A slum, a petrol station and some shops will be demolished in the next three months to pave the way for construction of roads in a bid to ease traffic jams in the eastern side of Nairobi.
The Sh3.5 billion project will involve constructing 16 kilometres of road, a dual carriageway on Lusaka Road, bridges and connection of missing links to ease congestion.
Among the structures to be demolished are Deep Sea slum in High Ridge area and Petro Petrol Station along Ring Road Ngara.
Demolition of the slum will enable construction of four kilometres of road to allow motorists on Ring Road Parklands to drive all the way to Waiyaki Way and Limuru Road.
With the demolition of the petrol station, a bridge will be built over Nairobi River that will enable the extension of Accra Road to enable drivers drive smoothly to River Road and Ngara Road after construction of 700 metres of road.
Other road works are extension of Ring Road Parklands that will see it connected to Limuru Road and Thika Road to pass by Mathare 4A to Mathare Hospital.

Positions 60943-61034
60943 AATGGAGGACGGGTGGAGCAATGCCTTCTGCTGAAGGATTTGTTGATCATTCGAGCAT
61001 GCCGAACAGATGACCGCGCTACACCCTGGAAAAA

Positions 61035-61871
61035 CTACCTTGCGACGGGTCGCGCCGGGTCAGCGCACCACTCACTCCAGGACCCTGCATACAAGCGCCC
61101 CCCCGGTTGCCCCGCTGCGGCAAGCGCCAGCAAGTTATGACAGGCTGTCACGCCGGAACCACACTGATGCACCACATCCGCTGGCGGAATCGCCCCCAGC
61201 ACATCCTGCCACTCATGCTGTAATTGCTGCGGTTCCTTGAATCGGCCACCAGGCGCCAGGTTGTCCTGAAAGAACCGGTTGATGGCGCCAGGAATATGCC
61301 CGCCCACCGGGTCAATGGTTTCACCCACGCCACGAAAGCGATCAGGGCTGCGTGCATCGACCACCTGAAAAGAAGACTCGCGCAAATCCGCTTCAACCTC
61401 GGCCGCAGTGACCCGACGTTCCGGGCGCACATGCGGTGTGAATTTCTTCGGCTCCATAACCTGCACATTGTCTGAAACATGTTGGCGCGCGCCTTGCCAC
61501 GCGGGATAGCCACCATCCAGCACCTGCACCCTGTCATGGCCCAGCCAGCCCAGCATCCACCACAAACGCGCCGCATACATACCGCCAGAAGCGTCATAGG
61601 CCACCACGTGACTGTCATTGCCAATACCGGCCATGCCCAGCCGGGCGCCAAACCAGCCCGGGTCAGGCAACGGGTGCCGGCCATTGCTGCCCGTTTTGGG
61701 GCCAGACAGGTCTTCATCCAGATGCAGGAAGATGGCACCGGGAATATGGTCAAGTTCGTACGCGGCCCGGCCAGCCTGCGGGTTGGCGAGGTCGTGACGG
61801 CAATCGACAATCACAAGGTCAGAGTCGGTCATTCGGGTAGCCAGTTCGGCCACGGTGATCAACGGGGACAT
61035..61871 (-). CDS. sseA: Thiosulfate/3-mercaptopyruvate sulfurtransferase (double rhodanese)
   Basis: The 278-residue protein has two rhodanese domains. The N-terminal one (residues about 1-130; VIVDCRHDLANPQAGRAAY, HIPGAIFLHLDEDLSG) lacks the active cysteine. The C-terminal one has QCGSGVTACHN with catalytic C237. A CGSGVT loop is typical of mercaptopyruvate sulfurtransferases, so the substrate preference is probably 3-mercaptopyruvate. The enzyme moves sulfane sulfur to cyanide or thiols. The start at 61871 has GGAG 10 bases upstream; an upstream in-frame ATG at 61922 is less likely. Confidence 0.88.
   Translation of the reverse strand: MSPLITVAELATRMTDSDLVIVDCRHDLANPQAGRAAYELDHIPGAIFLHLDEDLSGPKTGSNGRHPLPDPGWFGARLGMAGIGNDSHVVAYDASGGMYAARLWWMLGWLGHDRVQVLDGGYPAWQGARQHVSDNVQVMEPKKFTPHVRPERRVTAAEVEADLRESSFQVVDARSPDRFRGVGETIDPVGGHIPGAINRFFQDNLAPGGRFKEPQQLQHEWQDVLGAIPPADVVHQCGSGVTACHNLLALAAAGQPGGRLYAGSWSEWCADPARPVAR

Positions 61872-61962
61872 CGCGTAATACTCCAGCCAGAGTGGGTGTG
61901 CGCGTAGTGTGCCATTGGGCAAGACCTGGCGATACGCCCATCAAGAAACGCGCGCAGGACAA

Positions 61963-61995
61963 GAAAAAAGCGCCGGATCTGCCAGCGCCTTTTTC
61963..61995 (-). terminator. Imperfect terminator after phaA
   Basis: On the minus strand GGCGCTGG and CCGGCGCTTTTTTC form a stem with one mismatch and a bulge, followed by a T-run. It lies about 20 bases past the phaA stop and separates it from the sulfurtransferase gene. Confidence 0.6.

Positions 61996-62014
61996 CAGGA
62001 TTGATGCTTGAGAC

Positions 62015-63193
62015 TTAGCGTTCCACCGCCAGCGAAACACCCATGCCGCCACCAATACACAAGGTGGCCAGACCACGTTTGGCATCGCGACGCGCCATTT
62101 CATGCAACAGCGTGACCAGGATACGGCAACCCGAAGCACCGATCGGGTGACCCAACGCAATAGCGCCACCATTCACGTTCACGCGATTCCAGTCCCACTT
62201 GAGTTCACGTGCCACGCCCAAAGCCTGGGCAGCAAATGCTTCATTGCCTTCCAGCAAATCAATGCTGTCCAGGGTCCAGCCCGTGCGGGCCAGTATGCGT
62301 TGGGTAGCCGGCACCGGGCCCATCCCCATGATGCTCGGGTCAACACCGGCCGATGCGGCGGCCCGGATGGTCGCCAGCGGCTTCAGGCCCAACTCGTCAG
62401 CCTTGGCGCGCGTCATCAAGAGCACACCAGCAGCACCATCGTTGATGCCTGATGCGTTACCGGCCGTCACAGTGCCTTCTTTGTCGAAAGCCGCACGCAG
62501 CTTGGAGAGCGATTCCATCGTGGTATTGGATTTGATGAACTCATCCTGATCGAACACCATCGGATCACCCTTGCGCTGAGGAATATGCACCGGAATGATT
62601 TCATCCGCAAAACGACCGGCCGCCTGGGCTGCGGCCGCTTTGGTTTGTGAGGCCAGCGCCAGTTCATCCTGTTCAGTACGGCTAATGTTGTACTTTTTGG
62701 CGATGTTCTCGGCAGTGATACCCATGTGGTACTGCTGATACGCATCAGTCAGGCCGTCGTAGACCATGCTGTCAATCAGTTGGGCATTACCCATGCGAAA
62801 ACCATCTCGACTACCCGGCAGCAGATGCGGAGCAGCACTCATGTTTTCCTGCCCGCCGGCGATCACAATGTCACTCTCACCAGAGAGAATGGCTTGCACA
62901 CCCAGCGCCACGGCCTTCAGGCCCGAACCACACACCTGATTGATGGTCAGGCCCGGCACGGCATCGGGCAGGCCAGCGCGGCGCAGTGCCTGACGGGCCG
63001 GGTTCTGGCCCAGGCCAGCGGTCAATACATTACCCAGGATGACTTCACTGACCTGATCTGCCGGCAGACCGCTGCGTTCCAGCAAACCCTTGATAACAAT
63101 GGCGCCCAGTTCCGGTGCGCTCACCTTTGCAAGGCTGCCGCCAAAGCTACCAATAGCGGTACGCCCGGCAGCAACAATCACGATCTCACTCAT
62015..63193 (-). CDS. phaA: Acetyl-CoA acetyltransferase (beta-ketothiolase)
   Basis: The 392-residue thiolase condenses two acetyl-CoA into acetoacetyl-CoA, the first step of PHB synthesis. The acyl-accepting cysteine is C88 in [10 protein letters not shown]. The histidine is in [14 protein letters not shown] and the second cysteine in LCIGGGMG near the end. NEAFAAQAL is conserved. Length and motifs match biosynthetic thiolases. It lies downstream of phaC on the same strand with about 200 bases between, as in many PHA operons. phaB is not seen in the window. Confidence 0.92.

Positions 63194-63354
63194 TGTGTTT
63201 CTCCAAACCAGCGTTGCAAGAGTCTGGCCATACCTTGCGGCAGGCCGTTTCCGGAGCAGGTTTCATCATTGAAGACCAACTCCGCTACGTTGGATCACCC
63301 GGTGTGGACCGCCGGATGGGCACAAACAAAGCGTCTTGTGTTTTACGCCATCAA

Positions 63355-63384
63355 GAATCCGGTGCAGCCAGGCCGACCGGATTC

Lusaka Road, which is usually synonymous with jams, will also be expanded and footpaths and cycle tracks constructed on Rabai Road on an 11.7-kilometre project under a programme called Non-Motorised Transport (NMT).
The construction of the roads is sponsored by the Government in partnership with the European Union and undertaken by the Kenya Urban Roads Authority (Kura).
Kura spokesman John Cheboi said the road projects are intended to ease congestion for business, improve security and encourage more business growth.
He said Kura will have sittings with the public on Thursday at Kariokor Social Hall and Friday at Visa Oshwal Hall to give their views and comments on the projects.
The opening up of Eastlands is expected to complement the easing of jams following a Sh1.9 billion road project launched by President Kibaki in August last year to ease traffic in the western part of Nairobi.
The Architectural Association of Kenya estimates that about Sh60 billion is lost annually in Nairobi due to frequent traffic jams.